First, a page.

Kenneth Branagh

Lily James
Richard Madden
Cate Blanchett
Derek Jacobi
Helena Bonham Carter
Stellan Skarsgård

The first in a twenty-first-century-line of live-action reimaginings of classic Disney animations, 2015’s Cinderella is the perfect homage to the original but also highly capable of standing on its own two glass-slippered feet.

lily-james-cinderella-2014-261Everybody knows the classic story: Girl’s widowed father marries a horrible woman with two daughters. Girl’s father dies, Girl’s stepmother and stepsisters treat her appallingly. Prince arranges a ball, Girl is banned from attending said ball, Fairy Godmother appears to send her to the ball where Prince falls in love with Girl. Girl leaves at midnight, Prince uses glass slipper left behind to find Girl, he finds her, they marry and live happily ever after, the end.

I was prepared to dislike this movie. I’ve never been a huge fan of the 1950 animated Cinderella (I like it well enough, but not as much as, say, Beauty and the Beast) and so I didn’t think this live-action reimagining would move me at all. But then I saw it at the cinema. Three times.

It’s not that I think it’s the most well-made of movies (there’s not even any original songs in it, only a small refrain of Oh, Sing Sweet Nightingale from the original movie and the odd tendency to burst into a rendition of Lavender’s Blue [a ditty that will be stuck in your head for days]). There’s just something rather magical about it. Hardly surprising when it’s Disney, but with Kenneth Branagh as director, Lily James as the titular character (whom I was prepared to dislike for her performance… I have no idea why…) and Richard Madden as Kit (or Prince Charming, as he’s known from the animation – another performance I was prepared to dislike) I thought it was going to be a recipe for a dark and dreary disaster, which ultimately could not have been further from the truth. I was delighted to be proven so utterly wrong.

From the off I was enchanted by James’s portrayal of Cinderella, or Ella, as is her givenkit-and-ella-edited-978yiu3h54twrs79yiuhk-e1487525322870.jpg name. She does teeter on the line of good acting/bad acting, as can be expected when taking on a character that, let’s be honest, comes laden with cheesiness (Cinderella is known to be a character that is encouraged to be nice and kind to everyone, even those who are utter arseholes to her, and who has birds and squirrels and mice following her around and obeying her every whim). But James manages to perfectly play her on the non-mouldy side of cheese, making her quite the endearing character, who does eventually come to the end of her tether but refuses to lower herself to revenge tactics, as perhaps her step-family would do. Even her minimal chit chat with the mice is quite sweet.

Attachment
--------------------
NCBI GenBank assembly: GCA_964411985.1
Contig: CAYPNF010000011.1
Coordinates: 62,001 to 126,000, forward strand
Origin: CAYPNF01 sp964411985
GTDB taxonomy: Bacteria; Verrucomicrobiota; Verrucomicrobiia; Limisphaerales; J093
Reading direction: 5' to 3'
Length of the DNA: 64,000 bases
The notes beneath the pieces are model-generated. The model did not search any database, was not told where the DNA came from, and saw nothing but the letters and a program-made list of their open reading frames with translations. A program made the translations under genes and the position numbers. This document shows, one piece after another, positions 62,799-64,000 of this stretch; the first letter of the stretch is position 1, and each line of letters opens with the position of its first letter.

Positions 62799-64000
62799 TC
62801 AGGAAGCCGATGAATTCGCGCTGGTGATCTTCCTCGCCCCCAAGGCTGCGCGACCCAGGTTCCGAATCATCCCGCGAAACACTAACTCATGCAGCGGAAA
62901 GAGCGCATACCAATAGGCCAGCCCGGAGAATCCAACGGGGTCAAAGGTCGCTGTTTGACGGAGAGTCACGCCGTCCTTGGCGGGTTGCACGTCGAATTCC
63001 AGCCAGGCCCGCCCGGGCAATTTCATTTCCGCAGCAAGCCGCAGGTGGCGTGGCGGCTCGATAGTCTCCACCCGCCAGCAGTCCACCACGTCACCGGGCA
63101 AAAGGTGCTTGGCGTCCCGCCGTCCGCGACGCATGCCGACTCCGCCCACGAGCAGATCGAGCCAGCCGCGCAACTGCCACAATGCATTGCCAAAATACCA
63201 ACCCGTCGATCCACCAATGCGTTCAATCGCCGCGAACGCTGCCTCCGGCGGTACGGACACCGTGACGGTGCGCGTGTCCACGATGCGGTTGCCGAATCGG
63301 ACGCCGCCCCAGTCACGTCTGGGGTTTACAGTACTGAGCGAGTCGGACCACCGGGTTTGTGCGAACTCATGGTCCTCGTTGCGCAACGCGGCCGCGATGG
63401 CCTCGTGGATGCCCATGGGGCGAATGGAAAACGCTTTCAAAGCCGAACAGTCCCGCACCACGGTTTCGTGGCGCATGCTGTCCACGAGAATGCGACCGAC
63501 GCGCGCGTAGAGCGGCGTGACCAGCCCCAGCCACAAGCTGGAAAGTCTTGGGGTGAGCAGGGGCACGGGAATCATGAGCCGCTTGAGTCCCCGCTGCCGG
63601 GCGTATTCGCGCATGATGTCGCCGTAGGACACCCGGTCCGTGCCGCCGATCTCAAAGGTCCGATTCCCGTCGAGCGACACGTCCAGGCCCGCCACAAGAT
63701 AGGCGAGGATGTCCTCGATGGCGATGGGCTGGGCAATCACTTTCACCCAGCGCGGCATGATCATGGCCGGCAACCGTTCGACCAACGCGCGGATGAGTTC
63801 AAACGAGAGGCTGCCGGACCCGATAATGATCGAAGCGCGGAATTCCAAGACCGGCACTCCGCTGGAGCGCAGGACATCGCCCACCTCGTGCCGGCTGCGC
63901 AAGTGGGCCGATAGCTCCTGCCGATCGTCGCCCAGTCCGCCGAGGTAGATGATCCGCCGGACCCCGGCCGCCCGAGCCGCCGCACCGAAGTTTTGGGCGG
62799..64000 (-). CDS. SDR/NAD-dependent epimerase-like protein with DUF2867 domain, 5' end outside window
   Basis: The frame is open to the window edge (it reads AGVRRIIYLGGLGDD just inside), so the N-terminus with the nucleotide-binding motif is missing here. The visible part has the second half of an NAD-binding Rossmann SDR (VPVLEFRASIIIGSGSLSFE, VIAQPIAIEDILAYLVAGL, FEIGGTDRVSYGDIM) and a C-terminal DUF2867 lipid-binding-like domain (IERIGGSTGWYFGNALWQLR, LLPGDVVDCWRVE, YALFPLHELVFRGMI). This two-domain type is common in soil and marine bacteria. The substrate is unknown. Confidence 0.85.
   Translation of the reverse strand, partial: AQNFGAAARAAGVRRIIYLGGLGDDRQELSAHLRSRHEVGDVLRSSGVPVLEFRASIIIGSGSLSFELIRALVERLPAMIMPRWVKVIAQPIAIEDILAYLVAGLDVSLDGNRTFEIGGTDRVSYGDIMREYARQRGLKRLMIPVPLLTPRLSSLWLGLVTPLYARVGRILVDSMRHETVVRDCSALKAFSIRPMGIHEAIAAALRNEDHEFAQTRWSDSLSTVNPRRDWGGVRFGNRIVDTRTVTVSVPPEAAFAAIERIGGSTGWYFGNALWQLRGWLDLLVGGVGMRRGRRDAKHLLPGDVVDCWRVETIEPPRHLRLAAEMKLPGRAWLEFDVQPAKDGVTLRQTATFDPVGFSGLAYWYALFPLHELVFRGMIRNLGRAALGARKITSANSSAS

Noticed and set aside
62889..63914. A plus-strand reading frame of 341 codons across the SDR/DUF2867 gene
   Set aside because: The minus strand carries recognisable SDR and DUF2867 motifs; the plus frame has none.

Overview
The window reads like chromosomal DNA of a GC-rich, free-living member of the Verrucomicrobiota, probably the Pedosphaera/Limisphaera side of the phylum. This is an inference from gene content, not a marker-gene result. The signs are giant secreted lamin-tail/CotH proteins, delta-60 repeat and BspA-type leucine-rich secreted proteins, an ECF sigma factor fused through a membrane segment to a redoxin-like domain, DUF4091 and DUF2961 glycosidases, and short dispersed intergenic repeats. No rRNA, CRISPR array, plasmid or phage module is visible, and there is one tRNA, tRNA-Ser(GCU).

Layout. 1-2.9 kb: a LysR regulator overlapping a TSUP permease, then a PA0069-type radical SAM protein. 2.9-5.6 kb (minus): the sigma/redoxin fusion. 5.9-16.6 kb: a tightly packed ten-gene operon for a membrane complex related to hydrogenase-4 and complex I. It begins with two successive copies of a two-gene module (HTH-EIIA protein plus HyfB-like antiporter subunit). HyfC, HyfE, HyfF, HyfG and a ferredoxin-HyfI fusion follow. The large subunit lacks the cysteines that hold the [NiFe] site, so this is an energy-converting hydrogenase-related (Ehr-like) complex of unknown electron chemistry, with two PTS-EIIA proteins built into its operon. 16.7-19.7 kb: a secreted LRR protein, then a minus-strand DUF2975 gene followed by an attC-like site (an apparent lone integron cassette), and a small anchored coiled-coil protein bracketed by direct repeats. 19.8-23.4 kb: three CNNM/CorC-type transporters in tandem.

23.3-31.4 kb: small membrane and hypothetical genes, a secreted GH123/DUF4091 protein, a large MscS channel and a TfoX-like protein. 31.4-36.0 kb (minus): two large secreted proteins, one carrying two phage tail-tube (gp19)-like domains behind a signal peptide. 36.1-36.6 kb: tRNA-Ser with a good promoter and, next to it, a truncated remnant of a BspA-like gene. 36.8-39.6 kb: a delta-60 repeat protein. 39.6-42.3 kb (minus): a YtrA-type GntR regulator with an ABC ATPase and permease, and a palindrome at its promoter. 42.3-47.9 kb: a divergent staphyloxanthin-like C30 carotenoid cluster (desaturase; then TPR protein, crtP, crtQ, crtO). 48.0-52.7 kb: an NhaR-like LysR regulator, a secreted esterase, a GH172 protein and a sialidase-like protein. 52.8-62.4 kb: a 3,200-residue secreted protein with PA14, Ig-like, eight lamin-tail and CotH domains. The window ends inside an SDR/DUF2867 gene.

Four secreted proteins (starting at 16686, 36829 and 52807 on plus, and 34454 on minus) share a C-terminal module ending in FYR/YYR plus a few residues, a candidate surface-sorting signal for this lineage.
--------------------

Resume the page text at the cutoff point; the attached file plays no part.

Madden is also just fine as the Prince, who goes by the name of Kit these days. He perhaps would not have been my first choice of Prince Charming, but he does a fair job of it. His performance matches that of James’s, cheese for cheese, and you can’t really ask much more than that.

cinderellaThe role of the evil step-mother, Lady Tremain, is fabulously done by Blanchett. If it were any other actress I may have thought the performance to have been a bit over-the-top, however knowing Blanchett to be the fabulous actress that she is (and Branagh to be the director he is), I can only assume the role is supposed to be that way, and she absolutely makes it work. From her delivery to her expressions and her physicality to her scene-stealing presence, Blanchett gives Lady Tremain more depth than is perhaps seen in most other representations of the character. She’s a lady who has suffered loss and perhaps more in her life and has found herself married into a new family that leaves her feeling shut out, and so now and again you may be prompted to feel a slight sympathy for the woman – though that is briskly removed with her treatment of Ella and other characters. You also see a similarity between Lady Tremain and Ella – they’ve both suffered loss in their lives and have to deal with change, but each character chooses to react differently: Tremain lashes out whilst Ella remains kind and courageous, as she promised her mother she would. The jealousy that emanates from Ella’s stepmother towards the end is palpable and wonderfully conveyed by Blanchett.

The other classic role, that of the Fairy Godmother, is given to the wonderful Helena Bonham Carter, whom I think is perhaps less than wonderful in the role. Bonham Carter just seems perhaps a tad on the young side for such a role, one that is seen as more of a grandmother figure, traditionally. She also seems a bit standoffish, not quite as friendly as, say, the animated character. She does bring a good element of humour to the role however, which is entertaining, but overall I found the character to be not quite the bubbly older lady I’d have preferred. Fortunately she’s only around for about twenty minutes (other than providing narration).

Overall this makes for an entirely charming (pun intended) film. It stands apart from the classic animation (the animals don’t talk and don’t really do a whole lot to help Ella, except at the very end, and the updated humour certainly helps) but is really just as entertaining and lovable, and quite so.